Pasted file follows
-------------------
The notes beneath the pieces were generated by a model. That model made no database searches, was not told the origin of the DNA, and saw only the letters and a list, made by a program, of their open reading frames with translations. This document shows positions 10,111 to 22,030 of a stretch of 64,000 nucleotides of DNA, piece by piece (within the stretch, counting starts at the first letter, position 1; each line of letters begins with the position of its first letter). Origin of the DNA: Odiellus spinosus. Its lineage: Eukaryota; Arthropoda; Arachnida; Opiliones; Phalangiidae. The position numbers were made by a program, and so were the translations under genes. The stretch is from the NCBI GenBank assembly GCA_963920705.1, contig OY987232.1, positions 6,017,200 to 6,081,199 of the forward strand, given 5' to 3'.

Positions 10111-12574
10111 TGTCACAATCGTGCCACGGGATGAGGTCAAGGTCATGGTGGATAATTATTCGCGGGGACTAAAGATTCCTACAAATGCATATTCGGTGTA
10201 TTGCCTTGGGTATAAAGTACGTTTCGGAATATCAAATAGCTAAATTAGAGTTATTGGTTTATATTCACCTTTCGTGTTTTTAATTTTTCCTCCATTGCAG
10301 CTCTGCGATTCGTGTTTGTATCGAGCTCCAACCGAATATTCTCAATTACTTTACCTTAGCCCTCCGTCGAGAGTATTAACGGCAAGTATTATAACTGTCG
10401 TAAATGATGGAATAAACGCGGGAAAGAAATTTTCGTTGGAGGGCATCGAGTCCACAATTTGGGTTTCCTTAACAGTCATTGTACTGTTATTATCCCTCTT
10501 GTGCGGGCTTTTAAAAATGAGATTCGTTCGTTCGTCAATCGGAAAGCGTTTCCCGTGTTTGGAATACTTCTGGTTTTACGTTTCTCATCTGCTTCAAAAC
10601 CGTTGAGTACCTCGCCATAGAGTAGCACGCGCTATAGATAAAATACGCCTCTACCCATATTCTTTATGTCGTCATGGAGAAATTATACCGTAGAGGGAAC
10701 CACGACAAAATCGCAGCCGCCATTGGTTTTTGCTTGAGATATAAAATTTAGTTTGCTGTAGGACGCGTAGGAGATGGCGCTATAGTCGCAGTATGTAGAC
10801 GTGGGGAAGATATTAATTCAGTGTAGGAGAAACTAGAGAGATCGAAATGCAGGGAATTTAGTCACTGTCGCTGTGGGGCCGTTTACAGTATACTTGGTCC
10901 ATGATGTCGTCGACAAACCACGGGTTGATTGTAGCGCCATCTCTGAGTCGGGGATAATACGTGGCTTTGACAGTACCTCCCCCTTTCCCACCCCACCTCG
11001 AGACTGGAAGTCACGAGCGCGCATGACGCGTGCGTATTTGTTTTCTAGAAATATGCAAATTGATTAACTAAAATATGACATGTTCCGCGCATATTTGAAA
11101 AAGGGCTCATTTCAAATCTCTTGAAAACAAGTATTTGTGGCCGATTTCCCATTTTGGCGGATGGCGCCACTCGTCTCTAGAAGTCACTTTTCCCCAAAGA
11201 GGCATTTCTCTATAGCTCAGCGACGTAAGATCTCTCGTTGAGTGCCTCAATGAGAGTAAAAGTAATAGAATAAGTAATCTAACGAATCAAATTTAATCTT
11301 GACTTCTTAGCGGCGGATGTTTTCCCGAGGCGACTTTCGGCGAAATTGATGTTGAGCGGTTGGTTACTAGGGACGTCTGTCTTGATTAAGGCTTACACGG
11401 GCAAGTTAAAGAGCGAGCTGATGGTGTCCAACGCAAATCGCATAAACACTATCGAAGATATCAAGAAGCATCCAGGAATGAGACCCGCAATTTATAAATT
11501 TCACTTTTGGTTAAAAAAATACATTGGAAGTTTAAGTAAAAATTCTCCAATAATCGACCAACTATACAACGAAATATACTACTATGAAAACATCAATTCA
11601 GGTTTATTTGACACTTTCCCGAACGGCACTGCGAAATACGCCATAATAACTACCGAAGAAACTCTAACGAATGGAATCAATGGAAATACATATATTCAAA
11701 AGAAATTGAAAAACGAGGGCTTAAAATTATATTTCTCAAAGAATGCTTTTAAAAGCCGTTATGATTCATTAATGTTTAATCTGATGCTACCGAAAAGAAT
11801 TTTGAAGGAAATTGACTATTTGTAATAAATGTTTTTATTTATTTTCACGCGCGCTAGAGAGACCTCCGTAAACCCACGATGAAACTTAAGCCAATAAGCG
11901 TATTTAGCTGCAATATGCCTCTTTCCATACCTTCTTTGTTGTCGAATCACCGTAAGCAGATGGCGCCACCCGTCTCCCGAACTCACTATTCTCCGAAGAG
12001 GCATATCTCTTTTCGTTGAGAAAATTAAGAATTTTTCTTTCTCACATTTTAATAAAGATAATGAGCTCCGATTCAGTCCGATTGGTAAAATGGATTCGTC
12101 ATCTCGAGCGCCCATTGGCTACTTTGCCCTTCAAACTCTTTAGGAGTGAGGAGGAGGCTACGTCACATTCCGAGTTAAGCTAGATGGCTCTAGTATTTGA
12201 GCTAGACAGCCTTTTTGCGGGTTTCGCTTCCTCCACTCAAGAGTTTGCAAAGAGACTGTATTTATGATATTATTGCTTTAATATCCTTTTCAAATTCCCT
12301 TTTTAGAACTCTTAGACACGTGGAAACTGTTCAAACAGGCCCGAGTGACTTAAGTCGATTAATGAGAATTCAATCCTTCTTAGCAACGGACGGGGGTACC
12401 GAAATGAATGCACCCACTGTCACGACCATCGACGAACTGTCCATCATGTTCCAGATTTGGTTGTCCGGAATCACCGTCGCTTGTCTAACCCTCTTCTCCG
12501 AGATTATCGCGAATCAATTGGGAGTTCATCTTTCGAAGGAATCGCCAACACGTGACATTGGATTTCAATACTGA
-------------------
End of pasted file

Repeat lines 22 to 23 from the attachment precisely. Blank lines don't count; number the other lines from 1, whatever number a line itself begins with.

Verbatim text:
12001 GCATATCTCTTTTCGTTGAGAAAATTAAGAATTTTTCTTTCTCACATTTTAATAAAGATAATGAGCTCCGATTCAGTCCGATTGGTAAAATGGATTCGTC
12101 ATCTCGAGCGCCCATTGGCTACTTTGCCCTTCAAACTCTTTAGGAGTGAGGAGGAGGCTACGTCACATTCCGAGTTAAGCTAGATGGCTCTAGTATTTGA